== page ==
Sunday, 30 November 2014

Poems Have Feet


Poems have feet. At least according to a lot of people. They are the units, some say, out of which lines of poetry are often constructed. In English (and many other languages) they relate to syllables and analysts look at how these are either stressed or unstressed and link them together in groups, over which, once again, there is only a limited amount of agreement. This becomes basic to other important areas of poetry  - so its not just a matter for those who want to analyse poetry. It links to rhythm and rhyme.

Rhyme (like most things) has been argued over forever. Some of the greatest writers do not rhyme; Shakespeares plays are in the main in blank verse. So is Miltons work. Others including some from the 20th and 21st centuries use rhyme but until you look closely it can remain hidden. See much work by Auden and Larkin. Contemporary poets interested in these formal matters also introduce rhyme - see Sinead Morrissey for example. Another Irish great, Seamus Heaney, is famous for his use of half rhyme. Please look them out and follow this argument up.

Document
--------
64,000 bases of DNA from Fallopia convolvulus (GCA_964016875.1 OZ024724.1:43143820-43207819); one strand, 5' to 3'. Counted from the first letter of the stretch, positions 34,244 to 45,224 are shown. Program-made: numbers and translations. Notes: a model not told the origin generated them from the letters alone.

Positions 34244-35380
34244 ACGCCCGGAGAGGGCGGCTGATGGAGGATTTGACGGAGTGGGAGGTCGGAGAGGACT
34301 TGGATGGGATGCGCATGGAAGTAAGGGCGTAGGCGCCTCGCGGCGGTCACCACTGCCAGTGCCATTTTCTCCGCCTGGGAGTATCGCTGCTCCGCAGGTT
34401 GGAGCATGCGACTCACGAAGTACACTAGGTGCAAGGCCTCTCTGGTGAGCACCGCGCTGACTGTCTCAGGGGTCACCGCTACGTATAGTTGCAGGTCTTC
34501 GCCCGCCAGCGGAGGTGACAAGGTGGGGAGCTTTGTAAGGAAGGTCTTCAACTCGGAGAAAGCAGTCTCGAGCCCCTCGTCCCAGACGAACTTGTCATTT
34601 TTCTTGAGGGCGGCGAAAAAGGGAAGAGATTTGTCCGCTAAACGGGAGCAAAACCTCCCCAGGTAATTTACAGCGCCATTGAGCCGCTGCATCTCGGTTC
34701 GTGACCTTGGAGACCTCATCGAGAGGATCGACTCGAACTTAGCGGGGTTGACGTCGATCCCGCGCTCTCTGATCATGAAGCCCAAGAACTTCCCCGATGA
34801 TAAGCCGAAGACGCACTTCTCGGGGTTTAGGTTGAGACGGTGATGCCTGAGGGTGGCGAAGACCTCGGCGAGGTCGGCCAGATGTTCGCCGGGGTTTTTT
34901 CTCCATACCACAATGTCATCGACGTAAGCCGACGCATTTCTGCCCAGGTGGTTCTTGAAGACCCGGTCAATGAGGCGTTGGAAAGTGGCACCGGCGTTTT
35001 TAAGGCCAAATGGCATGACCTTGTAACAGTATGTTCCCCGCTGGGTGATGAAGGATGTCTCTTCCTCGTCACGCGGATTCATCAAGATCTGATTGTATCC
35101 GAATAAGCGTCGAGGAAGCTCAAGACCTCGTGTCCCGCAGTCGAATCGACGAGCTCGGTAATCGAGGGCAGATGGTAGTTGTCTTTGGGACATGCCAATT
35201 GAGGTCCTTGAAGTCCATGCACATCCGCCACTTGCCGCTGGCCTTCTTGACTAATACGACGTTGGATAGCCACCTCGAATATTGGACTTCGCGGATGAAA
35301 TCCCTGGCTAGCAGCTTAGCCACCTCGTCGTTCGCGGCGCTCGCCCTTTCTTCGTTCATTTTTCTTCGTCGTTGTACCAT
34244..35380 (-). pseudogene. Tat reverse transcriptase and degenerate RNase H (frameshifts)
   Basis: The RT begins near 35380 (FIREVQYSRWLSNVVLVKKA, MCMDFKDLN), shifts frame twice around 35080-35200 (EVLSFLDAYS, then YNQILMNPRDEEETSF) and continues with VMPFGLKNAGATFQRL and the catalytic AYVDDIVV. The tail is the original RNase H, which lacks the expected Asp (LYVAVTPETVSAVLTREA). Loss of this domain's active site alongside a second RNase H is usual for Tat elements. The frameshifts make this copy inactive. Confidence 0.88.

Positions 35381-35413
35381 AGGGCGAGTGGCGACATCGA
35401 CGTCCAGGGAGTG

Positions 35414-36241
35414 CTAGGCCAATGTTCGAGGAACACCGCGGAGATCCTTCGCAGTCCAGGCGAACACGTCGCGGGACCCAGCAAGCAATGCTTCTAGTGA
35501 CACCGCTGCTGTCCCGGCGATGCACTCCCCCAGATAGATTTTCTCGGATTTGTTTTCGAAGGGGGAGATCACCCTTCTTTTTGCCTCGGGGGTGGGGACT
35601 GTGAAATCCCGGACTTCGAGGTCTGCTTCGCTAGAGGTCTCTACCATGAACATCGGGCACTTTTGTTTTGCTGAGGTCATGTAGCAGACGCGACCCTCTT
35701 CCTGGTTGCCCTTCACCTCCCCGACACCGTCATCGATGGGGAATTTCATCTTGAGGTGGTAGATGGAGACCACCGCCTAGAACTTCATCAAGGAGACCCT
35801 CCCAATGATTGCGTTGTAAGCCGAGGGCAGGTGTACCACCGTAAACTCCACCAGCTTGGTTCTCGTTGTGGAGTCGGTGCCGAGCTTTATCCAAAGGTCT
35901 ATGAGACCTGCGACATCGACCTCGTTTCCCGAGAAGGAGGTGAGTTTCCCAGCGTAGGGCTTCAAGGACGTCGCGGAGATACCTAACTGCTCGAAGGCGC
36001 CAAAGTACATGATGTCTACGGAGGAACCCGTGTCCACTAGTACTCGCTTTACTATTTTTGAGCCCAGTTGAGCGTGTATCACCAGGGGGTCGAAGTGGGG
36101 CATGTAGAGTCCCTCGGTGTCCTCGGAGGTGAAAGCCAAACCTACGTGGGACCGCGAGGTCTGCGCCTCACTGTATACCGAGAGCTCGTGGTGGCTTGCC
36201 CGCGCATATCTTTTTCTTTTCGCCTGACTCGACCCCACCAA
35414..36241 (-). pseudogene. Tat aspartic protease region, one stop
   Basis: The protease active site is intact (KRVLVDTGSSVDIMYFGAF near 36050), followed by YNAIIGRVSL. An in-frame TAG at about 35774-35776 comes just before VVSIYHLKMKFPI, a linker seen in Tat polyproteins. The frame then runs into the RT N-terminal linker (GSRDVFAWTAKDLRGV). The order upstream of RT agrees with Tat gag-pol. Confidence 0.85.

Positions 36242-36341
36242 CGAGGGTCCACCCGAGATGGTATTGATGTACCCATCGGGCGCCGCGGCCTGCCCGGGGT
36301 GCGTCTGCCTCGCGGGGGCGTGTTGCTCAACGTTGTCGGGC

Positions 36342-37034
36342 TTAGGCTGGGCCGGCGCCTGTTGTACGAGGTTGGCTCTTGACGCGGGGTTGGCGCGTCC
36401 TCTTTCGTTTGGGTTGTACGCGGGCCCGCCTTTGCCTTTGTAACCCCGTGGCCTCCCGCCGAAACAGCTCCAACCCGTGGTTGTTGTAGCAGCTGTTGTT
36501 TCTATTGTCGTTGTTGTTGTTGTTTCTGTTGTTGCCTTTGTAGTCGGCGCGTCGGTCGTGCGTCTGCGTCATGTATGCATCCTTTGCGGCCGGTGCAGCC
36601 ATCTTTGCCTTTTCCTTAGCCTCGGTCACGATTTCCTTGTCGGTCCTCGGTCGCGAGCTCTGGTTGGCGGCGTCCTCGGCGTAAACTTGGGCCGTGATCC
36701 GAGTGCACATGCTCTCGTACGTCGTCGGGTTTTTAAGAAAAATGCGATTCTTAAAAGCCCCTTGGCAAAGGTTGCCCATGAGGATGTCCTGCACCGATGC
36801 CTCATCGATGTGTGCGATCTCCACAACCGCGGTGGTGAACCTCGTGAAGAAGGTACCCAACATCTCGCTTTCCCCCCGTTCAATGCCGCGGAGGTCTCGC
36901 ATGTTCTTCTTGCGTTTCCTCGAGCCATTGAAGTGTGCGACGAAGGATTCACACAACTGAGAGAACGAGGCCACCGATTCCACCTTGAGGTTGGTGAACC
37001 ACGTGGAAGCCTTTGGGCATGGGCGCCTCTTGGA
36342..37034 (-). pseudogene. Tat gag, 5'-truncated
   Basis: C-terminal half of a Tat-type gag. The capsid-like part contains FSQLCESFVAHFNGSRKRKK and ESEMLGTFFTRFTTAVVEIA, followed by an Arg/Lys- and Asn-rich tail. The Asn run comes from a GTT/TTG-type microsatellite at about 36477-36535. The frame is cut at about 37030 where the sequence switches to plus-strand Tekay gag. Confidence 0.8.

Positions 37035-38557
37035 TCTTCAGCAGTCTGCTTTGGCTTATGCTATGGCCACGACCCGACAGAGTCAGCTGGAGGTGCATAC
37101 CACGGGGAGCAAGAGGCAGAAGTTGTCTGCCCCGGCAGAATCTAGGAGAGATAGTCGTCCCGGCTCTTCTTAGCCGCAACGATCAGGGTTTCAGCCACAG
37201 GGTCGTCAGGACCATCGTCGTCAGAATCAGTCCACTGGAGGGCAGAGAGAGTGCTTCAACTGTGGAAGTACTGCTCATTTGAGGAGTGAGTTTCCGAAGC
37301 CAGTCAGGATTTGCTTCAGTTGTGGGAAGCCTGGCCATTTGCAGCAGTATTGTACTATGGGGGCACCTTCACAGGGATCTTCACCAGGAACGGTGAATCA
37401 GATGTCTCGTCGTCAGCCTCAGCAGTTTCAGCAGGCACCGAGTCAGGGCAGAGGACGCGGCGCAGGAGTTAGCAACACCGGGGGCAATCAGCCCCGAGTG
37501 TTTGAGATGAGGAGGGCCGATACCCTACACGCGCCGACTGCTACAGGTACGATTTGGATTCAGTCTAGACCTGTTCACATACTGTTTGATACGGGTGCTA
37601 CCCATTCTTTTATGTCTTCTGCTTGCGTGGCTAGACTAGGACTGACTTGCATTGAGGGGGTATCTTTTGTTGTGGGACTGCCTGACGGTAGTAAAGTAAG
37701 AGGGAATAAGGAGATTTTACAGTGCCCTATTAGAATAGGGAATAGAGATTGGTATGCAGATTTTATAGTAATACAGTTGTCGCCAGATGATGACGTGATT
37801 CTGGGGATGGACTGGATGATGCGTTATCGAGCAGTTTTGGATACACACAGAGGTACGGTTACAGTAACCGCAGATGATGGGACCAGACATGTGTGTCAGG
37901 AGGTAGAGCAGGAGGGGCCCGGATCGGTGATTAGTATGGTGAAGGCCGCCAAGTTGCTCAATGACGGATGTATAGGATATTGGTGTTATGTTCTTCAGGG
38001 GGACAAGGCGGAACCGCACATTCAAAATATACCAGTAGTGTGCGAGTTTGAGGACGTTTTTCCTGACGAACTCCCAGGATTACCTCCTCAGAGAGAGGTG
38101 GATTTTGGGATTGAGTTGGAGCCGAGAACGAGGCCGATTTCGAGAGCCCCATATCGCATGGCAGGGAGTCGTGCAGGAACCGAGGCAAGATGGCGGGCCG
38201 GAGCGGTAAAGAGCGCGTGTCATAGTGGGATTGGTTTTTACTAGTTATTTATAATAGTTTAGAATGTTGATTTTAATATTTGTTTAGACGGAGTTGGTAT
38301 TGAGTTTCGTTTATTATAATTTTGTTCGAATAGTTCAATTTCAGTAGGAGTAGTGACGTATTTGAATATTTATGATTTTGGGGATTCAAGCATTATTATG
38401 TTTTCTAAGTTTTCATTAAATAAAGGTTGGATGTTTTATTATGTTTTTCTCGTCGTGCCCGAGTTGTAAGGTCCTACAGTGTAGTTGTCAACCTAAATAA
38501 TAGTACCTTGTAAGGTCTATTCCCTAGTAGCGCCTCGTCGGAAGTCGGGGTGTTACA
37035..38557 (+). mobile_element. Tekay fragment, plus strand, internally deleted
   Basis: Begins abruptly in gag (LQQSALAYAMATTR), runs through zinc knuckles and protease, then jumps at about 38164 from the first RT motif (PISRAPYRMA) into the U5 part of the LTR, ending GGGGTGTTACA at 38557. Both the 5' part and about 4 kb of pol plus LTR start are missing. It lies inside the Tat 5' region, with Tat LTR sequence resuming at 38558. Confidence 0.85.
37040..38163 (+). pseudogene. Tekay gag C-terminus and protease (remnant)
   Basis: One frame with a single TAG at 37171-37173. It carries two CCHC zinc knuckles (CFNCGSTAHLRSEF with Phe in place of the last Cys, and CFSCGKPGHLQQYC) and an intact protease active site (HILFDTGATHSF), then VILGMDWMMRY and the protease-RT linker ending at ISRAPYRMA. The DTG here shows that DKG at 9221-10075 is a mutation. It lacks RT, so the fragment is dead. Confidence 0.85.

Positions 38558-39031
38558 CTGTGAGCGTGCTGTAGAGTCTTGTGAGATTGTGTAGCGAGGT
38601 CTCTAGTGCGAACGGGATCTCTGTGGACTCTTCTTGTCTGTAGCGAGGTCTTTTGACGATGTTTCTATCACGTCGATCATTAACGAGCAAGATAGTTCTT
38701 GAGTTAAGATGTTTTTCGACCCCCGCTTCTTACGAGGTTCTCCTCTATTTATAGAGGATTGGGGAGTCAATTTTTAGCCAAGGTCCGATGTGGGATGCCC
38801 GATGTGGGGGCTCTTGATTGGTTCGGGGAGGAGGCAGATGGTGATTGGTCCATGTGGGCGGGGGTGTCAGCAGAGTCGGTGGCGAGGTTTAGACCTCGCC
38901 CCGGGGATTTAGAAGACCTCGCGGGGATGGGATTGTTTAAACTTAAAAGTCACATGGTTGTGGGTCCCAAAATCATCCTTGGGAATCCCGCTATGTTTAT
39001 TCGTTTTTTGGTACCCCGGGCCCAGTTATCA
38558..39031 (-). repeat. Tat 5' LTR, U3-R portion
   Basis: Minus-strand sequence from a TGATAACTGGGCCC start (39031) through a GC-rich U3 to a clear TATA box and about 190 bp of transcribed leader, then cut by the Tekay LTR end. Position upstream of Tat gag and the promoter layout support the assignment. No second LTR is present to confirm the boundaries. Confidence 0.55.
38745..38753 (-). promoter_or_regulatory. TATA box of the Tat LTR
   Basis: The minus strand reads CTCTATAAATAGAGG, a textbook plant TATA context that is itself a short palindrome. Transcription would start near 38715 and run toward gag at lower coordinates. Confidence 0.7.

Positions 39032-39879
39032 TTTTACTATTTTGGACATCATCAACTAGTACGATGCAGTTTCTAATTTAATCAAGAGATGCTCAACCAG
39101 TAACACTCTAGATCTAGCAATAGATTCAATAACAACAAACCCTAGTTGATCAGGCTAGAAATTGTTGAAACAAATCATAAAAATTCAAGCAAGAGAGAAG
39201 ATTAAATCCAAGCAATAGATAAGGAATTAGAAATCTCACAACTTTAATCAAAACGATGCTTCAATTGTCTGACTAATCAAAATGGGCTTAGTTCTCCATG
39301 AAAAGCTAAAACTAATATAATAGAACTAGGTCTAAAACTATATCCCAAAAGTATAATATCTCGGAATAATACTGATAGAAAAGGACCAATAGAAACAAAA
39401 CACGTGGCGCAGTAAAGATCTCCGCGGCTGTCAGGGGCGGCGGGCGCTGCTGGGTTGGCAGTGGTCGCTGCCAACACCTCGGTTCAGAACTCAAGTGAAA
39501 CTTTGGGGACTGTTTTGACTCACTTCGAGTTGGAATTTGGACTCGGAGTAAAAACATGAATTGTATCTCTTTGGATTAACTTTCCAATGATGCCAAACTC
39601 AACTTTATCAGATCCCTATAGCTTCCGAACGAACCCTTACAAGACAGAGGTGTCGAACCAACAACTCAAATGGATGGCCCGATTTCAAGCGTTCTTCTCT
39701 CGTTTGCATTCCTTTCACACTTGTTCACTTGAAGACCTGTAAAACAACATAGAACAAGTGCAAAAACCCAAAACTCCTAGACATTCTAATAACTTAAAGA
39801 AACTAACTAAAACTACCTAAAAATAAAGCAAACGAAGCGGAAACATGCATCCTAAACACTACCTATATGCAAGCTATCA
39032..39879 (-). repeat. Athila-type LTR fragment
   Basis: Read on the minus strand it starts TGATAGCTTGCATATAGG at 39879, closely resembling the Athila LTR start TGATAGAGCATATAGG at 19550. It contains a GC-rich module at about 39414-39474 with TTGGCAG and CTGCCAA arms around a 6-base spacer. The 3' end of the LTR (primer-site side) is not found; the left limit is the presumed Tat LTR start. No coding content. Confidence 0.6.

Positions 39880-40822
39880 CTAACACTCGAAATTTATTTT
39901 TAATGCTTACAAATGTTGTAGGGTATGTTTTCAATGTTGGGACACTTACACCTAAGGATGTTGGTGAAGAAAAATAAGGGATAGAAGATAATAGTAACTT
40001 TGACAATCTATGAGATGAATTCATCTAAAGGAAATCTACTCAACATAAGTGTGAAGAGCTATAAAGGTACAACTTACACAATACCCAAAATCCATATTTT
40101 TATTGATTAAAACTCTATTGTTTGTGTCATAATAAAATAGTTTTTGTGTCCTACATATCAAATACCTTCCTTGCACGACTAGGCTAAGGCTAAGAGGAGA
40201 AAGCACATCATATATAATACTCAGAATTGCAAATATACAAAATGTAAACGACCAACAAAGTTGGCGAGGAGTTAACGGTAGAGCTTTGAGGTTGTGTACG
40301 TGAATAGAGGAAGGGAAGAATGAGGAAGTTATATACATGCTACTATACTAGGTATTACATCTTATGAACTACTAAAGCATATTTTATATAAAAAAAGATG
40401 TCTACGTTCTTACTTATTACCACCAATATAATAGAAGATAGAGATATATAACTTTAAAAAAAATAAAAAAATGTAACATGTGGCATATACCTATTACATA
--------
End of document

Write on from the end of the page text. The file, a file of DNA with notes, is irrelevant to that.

This is intimately related to syllables which as Ruth Padel says, are the molecules of a poem, linking the whole structure together into a whole, a journey - and you need some sort of feet for that journey.

You could also say you have to feel that journey, feel the beat of the poem. Once again this is to do with syllables and indeed feet. In doing so, you, as a poet, take a journey and take others with you. You may walk a very familiar path yet take yourself and your listener or reader with you. They, more often than not, dont want to know about the end point of that journey youre writing about but what it tells them about their own travels, so dont be afraid to leave things open. Your auditors will fill in the gaps and they may understand their own journeys much better. Now, thats a good thing wouldnt you say?

A couple of books that say more on these matters:

S. Fry, The Ode Less Travelled, Arrow Books, 2007.

R.Padel, 60 Poems for the Journey of Life, Vintage, 2008.
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